Do you have a green thumb that has been itching to dig in the dirt? Do you aspire to grow your own fresh vegetables while being part of a community effort? Take a stroll along the "Pick It" Fence at the Northwest Community Garden at Northwest Middle School. Enjoy a juicy tomato. Check out the banana peppers.
Carroll County Public Schools received a $10,000 grant through Monsanto's America's Farmers Grow Rural Education grant for the greenhouse project that includes the community garden. According to Michille Caples, grant analyst for Carroll County Public Schools, "Local funds, fundraising, and donations added fencing, raised beds, pots, planting medium, and other amenities."
Bryan Shumaker, STEM coordinator for CCPS who served as the primary author of the grant worked with former Northwest Principal Angie McCauslin and Caples to develop the project. Caples provided logistical assistance.
"CCPS was nominated by local farmers to apply for a grant funded by 'Americas Farmers Grow Communities,'" Shumaker said.
Northwest Middle School was chosen as the site because many of the nominating farmers were from the Taneytown region. Shumaker and McCauslin worked out how the project would best benefit student learning.
David Watkins, principal at Northwest Middle said, "Teachers may use the Community Garden as an extension of their classroom instruction to provide students with an alternative learning environment with real world application, especially in science."
One teacher took the lead and was instrumental in getting the greenhouse up and running. Travis Coldsmith is an eighth grade Earth Science Teacher at Northwest Middle, having transferred there from New Windsor Middle School when it closed.
"The project gained momentum when Mr. Coldsmith transferred," Shumaker said.
Coldsmith became involved with the project because, as he said, "I saw the potential to give real world applications to current curriculum standards."
Coldsmith explained the "Pick It" Fence idea. A variety of plants including tomatoes, peppers, cucumber and tomatillos were planted along the outside of the fence so any member of the community could come and pick a variety of vegetables to serve their families.
Coldsmith credits the Class of 2021 for much of the hands-on work done so far. During the school year. The students spent a lot of time collecting lunch scraps and yard waste, constructed raised beds and moved the soil to fill those beds. The plants were all started in the Husky Greenhouse by students.
"Because of them, future classes will harvest asparagus, strawberries, blueberries and corn to give to families and compliment student lunches," he said.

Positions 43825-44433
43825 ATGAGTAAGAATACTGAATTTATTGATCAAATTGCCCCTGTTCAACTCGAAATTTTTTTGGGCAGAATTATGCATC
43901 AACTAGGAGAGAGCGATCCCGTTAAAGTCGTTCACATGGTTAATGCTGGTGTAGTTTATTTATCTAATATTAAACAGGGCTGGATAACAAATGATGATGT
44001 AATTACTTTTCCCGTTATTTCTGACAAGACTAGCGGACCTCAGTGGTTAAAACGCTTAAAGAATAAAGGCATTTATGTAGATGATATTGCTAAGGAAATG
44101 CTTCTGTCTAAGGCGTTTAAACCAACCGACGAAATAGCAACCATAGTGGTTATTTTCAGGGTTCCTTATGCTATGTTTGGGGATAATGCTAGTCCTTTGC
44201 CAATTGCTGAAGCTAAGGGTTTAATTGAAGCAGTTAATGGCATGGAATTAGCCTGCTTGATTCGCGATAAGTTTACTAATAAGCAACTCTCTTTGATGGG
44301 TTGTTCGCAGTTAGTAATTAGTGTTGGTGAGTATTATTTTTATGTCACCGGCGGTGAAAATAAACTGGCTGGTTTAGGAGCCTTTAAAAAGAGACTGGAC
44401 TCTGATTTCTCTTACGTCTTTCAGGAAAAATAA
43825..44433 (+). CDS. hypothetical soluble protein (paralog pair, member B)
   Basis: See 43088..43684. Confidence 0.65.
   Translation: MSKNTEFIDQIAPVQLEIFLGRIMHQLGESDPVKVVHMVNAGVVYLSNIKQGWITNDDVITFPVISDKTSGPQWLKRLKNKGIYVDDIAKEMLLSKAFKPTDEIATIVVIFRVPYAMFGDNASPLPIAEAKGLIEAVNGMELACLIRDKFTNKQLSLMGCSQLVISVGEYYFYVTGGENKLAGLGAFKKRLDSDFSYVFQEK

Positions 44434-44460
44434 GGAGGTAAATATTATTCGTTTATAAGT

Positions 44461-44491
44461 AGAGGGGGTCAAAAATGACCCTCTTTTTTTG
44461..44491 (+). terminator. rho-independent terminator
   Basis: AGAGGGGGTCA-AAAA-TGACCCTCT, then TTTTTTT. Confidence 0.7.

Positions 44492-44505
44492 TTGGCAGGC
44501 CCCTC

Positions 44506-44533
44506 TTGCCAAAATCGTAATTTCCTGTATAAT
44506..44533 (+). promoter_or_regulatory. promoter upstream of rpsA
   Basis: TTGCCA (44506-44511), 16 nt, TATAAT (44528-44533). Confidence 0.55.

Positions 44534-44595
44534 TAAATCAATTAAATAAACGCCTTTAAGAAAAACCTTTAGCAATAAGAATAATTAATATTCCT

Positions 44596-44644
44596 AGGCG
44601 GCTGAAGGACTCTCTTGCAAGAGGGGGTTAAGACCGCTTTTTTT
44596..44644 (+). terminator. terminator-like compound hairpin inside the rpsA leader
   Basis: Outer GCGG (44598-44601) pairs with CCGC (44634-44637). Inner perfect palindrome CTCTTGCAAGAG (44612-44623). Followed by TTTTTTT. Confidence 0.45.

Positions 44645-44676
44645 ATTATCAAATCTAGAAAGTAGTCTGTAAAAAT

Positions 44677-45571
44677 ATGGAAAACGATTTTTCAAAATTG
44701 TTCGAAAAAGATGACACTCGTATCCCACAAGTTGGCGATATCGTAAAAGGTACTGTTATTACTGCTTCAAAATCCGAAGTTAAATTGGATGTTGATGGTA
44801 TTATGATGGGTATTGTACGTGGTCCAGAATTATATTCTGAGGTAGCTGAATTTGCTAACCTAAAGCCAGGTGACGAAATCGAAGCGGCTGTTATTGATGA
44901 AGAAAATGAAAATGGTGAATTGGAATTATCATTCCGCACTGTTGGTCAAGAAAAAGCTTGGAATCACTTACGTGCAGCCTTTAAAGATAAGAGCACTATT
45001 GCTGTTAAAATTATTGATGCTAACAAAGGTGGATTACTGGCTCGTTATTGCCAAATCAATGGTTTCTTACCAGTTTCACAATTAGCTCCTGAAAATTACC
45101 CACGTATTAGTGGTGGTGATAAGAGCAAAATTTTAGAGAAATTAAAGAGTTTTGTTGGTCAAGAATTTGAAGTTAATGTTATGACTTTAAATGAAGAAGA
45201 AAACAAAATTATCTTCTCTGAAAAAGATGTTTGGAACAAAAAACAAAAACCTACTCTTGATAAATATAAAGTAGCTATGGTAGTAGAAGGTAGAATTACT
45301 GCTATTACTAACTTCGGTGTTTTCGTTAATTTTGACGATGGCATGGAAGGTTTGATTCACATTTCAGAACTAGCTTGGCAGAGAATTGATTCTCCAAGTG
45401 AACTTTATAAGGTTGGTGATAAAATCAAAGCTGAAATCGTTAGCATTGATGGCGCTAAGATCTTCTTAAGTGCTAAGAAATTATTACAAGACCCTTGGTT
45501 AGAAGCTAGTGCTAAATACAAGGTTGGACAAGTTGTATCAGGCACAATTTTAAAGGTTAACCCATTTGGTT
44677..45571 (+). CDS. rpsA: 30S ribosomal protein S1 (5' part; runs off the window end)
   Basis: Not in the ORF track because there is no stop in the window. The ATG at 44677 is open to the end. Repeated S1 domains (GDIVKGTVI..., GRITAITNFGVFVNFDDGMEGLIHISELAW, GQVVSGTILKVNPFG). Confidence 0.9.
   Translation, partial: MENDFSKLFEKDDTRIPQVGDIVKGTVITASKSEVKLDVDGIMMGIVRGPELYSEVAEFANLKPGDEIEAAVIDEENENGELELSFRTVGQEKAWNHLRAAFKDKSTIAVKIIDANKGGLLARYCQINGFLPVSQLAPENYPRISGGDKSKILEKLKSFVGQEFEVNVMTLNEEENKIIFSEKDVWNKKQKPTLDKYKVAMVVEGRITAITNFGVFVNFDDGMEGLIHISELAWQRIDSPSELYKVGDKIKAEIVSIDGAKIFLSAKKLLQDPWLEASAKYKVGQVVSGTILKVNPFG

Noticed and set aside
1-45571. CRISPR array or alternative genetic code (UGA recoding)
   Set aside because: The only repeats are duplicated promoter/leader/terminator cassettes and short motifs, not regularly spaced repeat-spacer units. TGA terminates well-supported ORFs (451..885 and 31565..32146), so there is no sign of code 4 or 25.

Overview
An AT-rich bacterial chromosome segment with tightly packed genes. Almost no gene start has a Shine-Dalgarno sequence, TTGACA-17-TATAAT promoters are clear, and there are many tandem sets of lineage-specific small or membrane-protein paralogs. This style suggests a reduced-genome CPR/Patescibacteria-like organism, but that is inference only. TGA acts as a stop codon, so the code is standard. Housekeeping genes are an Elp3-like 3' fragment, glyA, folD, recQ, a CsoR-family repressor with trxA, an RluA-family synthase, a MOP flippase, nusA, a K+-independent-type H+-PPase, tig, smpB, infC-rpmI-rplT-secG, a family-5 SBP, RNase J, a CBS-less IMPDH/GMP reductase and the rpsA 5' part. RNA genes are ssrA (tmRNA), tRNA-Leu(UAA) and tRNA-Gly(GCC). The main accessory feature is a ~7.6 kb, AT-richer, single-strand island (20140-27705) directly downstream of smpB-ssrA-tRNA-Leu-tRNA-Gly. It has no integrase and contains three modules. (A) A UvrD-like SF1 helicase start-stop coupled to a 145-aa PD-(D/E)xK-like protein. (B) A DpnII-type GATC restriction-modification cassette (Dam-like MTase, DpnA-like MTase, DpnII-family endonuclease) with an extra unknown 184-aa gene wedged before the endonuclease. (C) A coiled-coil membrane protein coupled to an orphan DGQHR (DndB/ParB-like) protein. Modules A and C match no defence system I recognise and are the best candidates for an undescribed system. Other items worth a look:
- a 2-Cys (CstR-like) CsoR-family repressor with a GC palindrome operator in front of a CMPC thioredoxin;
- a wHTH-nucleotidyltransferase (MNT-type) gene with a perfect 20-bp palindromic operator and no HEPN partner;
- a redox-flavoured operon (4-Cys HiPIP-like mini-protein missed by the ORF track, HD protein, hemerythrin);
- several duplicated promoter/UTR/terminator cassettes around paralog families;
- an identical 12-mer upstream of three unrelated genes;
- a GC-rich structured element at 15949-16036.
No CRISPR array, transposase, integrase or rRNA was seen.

Amber Sickle, a Taneytown resident, and mother of three, said she found out about the Community Garden when her daughter brought home a flier. Sickle reviewed it and said: "I then only took a second to decide I really wanted [to do this] for my kids and help the community with some fresh produce."
When asked what she hopes to get out of the program, Sickle said, "I really wish that not only will my kids learn about gardening but also learn patience, and appreciation for the beauty that hard work, time, earth, but most of all love that we can share with others." She said her girls love working in the dirt. She appreciates the time the volunteers have invested in getting the project off the ground when they could be spending time with their families.
Shumaker envisions a student-driven garden. One that "promotes our goals and engages students in authentic learning." The project is constantly evolving as it grows and more community members get involved.
"Our goals are to teach students about where food comes from, promote healthy eating, and provide food for students and families that are in need. The focus is mainly on how students can apply authentic learning in multiple disciplines during the school year," Shumaker said. He hopes the garden will "produce food that can be used give to students and their families and promote healthy eating."
As for expansion of the program? He sees it eventually expanding to Taneytown Elementary but there is no set time frame. Any extra food will go to the existing food banks at the elementary and the middle school to provide fresh resources in season.
"I envision the 'Community' part of the garden growing tremendously," Coldsmith said. "There is curiosity among the people that walk the school grounds, former students and parents, and also our faculty and friends. Once the 'Pick It' fence starts to ripen, I'm hoping people will take full advantage of it!"
This project could not sustain itself without the generosity and commitment of the community it serves. Local business donated to the project including Bowman's, which donated all the seeds. A local landscape company donated potting soil and mulch. Some plants came from the Carroll County Outdoor School Nursery. Tierra Blooms donated a lot of the "little things" needed to get started as well as a lot of great advice. Members of the Taneytown Community donated strawberry plants and tomatillos.
When asked about the donations the project is looking for, Coldsmith said, "We take pretty much everything, including leaves in the fall!" He also indicated that time is a great donation. "Get volunteer training from CCPS and help out in that manner," he said.
For more information on Americas Farmers visit their website at www.americasfarmers.com.
Gabrielle Schoeffield covers Taneytown, Union Bridge, New Windsor and surrounding areas. Reach her at email@example.com.